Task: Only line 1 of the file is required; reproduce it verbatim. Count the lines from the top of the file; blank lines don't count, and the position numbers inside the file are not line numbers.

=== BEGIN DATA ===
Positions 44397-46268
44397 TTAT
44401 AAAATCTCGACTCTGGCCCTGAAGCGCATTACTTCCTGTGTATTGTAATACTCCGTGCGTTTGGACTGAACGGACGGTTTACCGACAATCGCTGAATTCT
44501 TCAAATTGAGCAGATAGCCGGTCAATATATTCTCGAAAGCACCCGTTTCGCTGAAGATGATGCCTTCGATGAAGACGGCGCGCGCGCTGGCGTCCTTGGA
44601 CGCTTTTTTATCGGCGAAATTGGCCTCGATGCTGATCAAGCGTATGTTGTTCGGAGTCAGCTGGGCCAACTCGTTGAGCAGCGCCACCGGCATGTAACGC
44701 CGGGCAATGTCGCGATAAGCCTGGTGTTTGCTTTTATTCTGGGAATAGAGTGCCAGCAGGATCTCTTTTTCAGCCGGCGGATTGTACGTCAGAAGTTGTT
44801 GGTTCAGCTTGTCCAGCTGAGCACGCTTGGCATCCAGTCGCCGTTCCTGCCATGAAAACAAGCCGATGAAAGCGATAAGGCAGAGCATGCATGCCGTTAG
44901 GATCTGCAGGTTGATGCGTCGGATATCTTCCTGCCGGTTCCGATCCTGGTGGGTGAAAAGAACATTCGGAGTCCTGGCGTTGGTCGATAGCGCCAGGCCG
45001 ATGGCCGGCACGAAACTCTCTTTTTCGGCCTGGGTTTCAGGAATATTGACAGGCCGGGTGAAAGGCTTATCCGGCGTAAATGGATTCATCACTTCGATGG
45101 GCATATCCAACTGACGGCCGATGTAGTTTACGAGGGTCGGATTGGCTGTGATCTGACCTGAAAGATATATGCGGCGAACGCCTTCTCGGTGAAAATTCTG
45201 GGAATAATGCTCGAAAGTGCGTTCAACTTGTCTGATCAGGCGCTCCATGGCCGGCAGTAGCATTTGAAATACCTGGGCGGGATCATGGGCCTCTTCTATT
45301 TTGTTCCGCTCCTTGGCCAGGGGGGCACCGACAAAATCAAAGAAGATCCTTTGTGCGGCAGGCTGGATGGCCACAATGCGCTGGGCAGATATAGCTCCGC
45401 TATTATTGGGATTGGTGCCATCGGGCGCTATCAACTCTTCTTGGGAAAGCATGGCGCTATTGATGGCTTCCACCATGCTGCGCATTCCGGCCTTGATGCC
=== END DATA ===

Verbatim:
Positions 44397-46268